An aneurysm is a bulging, weak area in the wall of a blood vessel. It may occur in any blood vessel, but most often develops in an artery rather than a vein. An aneurysm can be characterized by its location, shape, and cause.
An aneurysm may be found in many areas of the body, such as the brain (cerebral aneurysm), the aorta (the largest artery in the body), the neck, the intestines, the kidney, the spleen, and the vessels in the legs (iliac, femoral, and popliteal aneurysms). The most common location of an aneurysm is the aorta, which carries oxygenated blood from the heart to the body. A thoracic aortic aneurysm is one that occurs in the chest cavity. An abdominal aortic aneurysm occurs in the abdomen.
An aneurysm may be caused by factors that result in the break down of the artery wall. The exact cause isn't fully known. Atherosclerosis (hardening of the arteries) is thought to play an important role. Risk factors associated with atherosclerosis include:
Risk factors you can’t control:
Risk factors you can control:
Other specific causes of aneurysms are related to the location of the aneurysm. Examples of aneurysms in the body and their additional causes may include:
Type of aneurysm
Causes of aneurysms
Abdominal aortic aneurysm (AAA)
Common Iliac artery aneurysm
Femoral and popliteal artery aneurysm
Aneurysms may have no symptoms. If symptoms are present, they will depend on the location of the aneurysm in the body. Pain is the most common symptom regardless of the aneurysm location.
Symptoms that may occur with different types of aneurysms may include:
Constant pain in abdomen, chest, lower back, or groin area
Sudden severe headache, nausea, vomiting, visual disturbance, loss of consciousness
Common iliac aneurysm
Lower abdominal, back, or groin pain
Pulsating of the artery in the groin (femoral) or on the back of the knee (popliteal), pain in the leg, sores on the feet or lower legs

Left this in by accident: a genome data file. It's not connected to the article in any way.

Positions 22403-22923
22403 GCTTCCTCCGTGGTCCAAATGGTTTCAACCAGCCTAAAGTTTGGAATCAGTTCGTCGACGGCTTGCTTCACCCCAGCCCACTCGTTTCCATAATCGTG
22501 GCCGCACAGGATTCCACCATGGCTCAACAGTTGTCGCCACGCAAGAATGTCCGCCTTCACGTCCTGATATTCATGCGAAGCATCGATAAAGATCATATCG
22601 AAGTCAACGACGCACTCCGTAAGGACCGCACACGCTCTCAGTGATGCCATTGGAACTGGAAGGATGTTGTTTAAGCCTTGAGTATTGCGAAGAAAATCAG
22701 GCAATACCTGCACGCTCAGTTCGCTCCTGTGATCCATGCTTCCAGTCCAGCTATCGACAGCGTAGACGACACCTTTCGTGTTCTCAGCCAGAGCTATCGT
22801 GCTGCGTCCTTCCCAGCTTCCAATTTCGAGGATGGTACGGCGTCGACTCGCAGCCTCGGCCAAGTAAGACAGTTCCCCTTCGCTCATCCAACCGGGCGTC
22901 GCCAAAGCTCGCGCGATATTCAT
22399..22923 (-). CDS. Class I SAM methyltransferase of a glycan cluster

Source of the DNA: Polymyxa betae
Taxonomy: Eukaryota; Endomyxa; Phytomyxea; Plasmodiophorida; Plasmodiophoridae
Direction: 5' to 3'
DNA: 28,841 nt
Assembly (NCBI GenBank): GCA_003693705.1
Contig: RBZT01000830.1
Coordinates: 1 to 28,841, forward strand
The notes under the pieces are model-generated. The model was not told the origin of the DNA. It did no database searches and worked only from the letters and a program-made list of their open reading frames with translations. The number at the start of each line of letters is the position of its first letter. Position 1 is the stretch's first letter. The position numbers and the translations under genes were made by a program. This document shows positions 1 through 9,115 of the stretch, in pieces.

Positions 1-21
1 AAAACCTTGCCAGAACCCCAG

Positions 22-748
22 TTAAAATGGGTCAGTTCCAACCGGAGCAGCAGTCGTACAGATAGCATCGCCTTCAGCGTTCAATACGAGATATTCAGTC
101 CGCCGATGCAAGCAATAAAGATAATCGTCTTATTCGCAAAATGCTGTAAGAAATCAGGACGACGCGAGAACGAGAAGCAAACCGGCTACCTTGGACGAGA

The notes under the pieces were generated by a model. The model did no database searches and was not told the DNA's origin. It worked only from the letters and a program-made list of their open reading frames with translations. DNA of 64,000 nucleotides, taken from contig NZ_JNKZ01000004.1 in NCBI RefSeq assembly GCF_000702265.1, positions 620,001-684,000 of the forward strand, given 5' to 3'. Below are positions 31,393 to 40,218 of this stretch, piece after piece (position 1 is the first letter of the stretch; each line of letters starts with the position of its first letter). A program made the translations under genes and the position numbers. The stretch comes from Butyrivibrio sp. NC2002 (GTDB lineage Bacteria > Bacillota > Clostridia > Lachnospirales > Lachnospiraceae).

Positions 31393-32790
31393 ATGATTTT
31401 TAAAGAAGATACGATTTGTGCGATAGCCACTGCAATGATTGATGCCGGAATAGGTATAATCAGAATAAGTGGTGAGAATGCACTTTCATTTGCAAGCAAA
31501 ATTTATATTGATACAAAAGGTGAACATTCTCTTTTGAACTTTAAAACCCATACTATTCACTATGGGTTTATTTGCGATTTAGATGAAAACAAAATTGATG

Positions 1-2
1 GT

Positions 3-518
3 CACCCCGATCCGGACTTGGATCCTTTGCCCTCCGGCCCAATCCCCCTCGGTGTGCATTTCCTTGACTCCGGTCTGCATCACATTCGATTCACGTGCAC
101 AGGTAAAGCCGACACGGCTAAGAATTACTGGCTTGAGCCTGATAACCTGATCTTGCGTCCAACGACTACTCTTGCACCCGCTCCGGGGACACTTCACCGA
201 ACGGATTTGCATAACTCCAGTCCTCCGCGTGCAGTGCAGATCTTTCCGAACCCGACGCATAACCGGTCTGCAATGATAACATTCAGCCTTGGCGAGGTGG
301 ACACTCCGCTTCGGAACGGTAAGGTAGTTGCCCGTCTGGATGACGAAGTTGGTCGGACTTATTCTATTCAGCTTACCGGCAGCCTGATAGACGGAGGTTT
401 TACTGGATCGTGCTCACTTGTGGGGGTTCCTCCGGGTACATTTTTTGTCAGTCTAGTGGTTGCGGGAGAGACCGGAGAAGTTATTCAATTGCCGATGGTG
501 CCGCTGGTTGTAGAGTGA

The symptoms of an aneurysm may look like other medical conditions or problems. Always see your doctor for more information.
What tests you’ll need depends on the location of the aneurysm. Along with a complete medical history and physical exam, tests for an aneurysm may include:
Treatment options for an aneurysm may include:
The biggest complication of an aneurysm is that it may tear (dissect) or rupture.
Because an aneurysm may continue to increase in size, along with progressive weakening of the artery wall, treatment is required to prevent rupture of an aneurysm. The larger an aneurysm becomes, the greater the risk for rupture (bursting). Rupture can cause life-threatening bleeding and possibly death. Loss of blood flow to the area the artery provides circulation to can cause organ and tissue death, which may lead to amputation of the dead tissue.
Until your aneurysm reaches the point where it needs to be repaired, it’s very important to follow your healthcare provider’s recommendations closely.
If your symptoms get worse or you have new symptoms, notify your healthcare provider. Get immediate medical attention if you have a sudden, severe pain in the area of the aneurysm. This could be a sign that the aneurysm has ruptured.
Tips to help you get the most from a visit to your healthcare provider:
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